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70 year-old football veteran gets help to play again

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Phil Bollom hopes to be running out for Waunarlwydd Football Club again very shortly – proving there’s life on the field yet for players in their 70s.

The Swansea club’s stalwart – who also still finds occasional time for judo – is the oldest player in the current line-up for their veterans’ team, who haven’t let age or a global pandemic get between them and the game they love.

Phil Bollom
Phil Bollom

Thanks to a grant of over £900 from the Sport Wales Be Active Wales Fund, Phil and his teammates are back training again and looking forward to the return of matches.

The club provides football for three senior teams, plus the veterans, and have links with a local football academy that enables regular activity for 70-odd children in the village.

With income coming mostly from members’ subscriptions – something they had not been receiving since lockdown back in March - Waunarlwydd were in severe difficulty with new outgoings essential for players to return to training sessions.

The Be Active Wales grant funding has been made possible thanks to Welsh Government and repurposed money from the National Lottery, which continues to be one of Welsh sport’s biggest supporters.   

Chairman Dean Thomas-Welch says: “The big thing for us was to ensure that we had the facilities and the environment in place to encourage older members to come back to the club.

“We have players of all ages in the veterans’ team. Although it’s a team open to players over the age of 35, we have Phil, who’s a very fit guy in his 70s, plus others in their 60s and 50s, plus more in their 40s.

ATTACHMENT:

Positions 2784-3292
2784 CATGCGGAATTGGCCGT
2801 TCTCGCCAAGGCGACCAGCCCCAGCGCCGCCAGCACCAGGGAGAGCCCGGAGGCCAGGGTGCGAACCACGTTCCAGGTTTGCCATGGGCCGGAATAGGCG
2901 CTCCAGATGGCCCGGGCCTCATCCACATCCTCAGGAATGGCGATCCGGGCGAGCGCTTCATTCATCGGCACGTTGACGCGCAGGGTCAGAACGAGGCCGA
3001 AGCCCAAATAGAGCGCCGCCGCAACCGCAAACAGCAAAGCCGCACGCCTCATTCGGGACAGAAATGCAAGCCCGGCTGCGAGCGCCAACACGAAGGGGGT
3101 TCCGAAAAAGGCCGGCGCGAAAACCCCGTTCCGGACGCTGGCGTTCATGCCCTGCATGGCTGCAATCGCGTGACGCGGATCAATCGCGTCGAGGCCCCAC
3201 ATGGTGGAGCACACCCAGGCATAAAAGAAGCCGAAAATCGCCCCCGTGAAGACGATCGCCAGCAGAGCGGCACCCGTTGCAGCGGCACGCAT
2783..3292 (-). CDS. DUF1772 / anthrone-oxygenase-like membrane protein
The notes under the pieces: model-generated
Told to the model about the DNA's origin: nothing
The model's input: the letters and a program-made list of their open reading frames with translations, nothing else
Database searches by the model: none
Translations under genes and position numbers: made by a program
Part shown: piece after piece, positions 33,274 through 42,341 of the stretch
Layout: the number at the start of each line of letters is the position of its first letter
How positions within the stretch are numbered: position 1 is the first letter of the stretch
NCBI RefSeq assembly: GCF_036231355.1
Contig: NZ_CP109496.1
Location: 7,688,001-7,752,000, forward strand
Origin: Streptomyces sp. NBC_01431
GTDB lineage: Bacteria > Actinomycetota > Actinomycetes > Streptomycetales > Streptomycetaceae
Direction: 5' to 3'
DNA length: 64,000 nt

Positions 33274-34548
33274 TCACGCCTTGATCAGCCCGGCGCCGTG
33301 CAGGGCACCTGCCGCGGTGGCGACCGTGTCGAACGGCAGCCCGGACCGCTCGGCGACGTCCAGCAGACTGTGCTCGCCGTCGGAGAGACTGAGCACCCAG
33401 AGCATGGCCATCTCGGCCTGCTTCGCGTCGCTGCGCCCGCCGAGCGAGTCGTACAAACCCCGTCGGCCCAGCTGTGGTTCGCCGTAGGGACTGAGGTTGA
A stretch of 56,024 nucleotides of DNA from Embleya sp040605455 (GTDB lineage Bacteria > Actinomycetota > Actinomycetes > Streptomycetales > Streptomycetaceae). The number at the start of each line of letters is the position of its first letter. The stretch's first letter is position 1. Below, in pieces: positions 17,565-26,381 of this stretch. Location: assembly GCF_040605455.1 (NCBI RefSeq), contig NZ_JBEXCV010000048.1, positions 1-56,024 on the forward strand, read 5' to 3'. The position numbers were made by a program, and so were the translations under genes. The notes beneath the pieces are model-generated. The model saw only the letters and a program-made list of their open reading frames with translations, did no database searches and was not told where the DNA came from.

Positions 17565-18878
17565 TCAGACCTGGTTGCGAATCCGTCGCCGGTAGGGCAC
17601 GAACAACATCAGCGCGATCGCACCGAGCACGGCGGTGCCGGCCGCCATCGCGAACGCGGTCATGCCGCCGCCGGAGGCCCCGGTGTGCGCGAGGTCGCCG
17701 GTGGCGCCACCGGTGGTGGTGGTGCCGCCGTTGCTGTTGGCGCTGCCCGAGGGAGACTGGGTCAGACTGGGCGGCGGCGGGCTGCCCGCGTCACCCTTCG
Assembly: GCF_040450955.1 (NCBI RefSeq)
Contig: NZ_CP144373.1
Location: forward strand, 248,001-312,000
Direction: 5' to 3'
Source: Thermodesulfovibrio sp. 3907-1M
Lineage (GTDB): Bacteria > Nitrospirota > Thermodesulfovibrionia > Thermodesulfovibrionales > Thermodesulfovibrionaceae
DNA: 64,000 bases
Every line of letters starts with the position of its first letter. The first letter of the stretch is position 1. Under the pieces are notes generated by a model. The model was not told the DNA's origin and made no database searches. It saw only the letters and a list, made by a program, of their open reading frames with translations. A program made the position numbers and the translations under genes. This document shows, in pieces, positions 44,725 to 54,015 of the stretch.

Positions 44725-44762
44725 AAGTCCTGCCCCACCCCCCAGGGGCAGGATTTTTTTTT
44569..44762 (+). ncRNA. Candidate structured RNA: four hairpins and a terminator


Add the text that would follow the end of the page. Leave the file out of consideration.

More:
“For various reasons, some of them had been shielding in recent months, so we had to try and make sure people had the confidence to come back to football.”

Waunarlwydd Football Club
Waunarlwydd Football Club

It meant investing in hand-sanitizers, anti-bacterial spray, face masks, aprons and other forms of protective equipment, plus individual training bibs, balls and water bottles for each player.

With those measures in place, the club has managed to convince the vets to get back on Waunarlwydd Park for small-sided sessions, in readiness for what they hope will soon be fixtures – friendlies for the vets section and, at some stage, Swansea Senior League matches for the first, second and third teams.

“Any type of match would be really welcome for everyone at the club. We’ve really missed it,” adds Dean.

‘It’s obviously not going to be the same as before with people crowded into a dressing room and the interaction that brings, but with the right kind of social distancing in place, I think everyone in grass roots football is desperate to get back to playing.”

Waunarlwydd are used to showing staying power and the resilience to overcome setbacks.

It’s only five years since they faced a threatened loss of their park pitch – a beloved home for the past 40 years – as local authority budget cuts meant the ground fell into disrepair.

But a community asset transfer has enabled the club to take control of their home through a lease agreement, preserving their presence in the village, but also transferring responsibility for the upkeep to the club.

“The Be Active fund was very timely for us,” adds Dean. “We now have to budget for repairs and maintenance to the pitch, but we have had no income from players’ subs since the start of March.

“With a bill of around £2,000 for essential work on the pitch, we were in real need of some financial assistance.”

It’s not just a sporting need being met by the club, either. Social ties are maintained through the club, which is run from the bar room at the local pub, The Farmer’s Arms.

“For a lot of the local people, their social network is based around the football club. That’s how they stay in touch and make sure we can guard against social isolation.

“That’s just another reason why local football is so important.”

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